Our paper[35]has motivated a number of sharp and interesting comments, that deserve attention and motivate further discussion, that can potentially lead to new research perspectives. These comments have all contributed to stimulate our attention towards the contents of our paper, have forced us to think to the approach we propose in new perspective, and hence have promoted reasoning on potential new and valuable research.

The rationale supporting the approach proposed in[35]stems from the idea that the development of the methods coming from the kinetic theory allows the researcher to include detailed features of living system, can provide a systemic approach, and hence a field theory, for the modeling of socio-economical systems. Such a systemic approach is not only capable to reduce the large number of variables provided for the description of a complex living system, but it is also able to capture the main complexities of living, hence behavioral systems (on the point see[24]).

We begin our discussion by briefly summarize the approach we propose, so that the reply to the various comments can be properly framed. The approach is developed along the following sequential steps:

*1) The entities that comprise the system, called active particles, are aggregated into different groups of interest called *

*functional subsystems (FS). Active particles within the same FS share a common strategy called activity which *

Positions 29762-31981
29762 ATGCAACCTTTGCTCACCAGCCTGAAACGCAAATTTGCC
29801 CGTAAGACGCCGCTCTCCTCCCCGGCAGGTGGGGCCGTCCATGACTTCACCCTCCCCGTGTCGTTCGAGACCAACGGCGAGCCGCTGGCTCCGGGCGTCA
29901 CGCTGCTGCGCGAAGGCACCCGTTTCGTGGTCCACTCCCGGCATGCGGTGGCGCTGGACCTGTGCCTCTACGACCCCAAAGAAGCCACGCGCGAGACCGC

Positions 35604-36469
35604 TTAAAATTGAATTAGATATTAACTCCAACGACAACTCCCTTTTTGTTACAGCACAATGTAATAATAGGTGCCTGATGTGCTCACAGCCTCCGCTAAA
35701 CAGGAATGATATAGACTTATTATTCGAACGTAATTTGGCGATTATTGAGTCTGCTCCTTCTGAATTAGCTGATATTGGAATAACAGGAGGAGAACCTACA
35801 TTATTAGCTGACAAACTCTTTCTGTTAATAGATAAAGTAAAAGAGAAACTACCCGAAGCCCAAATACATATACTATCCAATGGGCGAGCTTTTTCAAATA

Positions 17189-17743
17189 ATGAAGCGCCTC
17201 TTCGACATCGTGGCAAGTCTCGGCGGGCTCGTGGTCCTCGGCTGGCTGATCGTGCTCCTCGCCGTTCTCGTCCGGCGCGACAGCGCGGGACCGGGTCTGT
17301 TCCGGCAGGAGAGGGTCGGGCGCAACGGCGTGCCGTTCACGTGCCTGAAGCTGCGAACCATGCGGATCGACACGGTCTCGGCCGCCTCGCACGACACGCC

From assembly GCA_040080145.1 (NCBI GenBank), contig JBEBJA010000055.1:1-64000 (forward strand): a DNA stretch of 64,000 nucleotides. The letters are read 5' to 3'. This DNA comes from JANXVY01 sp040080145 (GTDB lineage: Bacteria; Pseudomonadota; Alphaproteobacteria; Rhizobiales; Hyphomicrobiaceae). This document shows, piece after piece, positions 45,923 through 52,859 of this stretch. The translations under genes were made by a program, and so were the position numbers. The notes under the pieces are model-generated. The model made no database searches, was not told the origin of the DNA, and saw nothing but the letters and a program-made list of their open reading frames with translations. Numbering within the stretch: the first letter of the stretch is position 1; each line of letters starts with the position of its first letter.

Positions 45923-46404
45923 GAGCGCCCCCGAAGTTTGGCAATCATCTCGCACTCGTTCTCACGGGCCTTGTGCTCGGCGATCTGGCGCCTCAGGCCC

*define their microscopic state. The overall state of the system is delivered by a probability distribution over the *
said activity variable in each FS.

2) Active particles interact within the same functional subsystem as well as with particles of other subsystems, while generally they interact also with FSs viewed as a whole being represented by their mean value.

3) The evolution of the probability distribution is obtained by a balance of particles within elementary volumes of the
space of microscopic states, where the inflow and outflow of particles is related to the interactions. The dynamics
*of interactions at the microscopic scale are modeled by theoretical tools of stochastic behavioral games.*

4) Mathematical models are obtained by implementing the aforementioned modeling of interactions in the general mathematical structure.

5) Validation of models follows by comparisons with empirical data and by their ability to reproduce qualitatively emerging behaviors.

The mathematical structure presented in[35]and derived according to the aforementioned rationale is as follows:

*∂tfi(t, u)*=
*n*
*h,k*=1
*Du×Du*

*ηh,k [f](u∗, u*∗

*)Ah,ki*

*∗*

**[f](u∗**→ u|u∗, u*)fh(t, u*∗

*) fk(t, u*∗

*) du*∗

*du*∗

*− fi(t, u)*
*n*
*k*=1
*Du*
*ηi,k [f](u, u*∗

*) fk(t, u*∗

*) du*∗

*,*+

*n*

*h,k*=1

*Du*

*νh,k [f](u*∗

*,*E1

*k)Bh,ki*

*∗*

**[f](u***→ u|u*∗

*,*E 1

*k[fk])fh(t, u*∗

*) du*∗

*− fi(t, u)*

*n*

*k*

_{=1}

*νi,k*1

**[f](u, E***k),*(1)

**where f denotes the set of all distribution functions and where square brackets have been used to denote the dependence **
on the distribution functions which highlight the nonlinear nature of interactions. In addition, for completeness, the
terms that appear in Eq.(1)are:

*• The interaction rates ηh,k [f](u*∗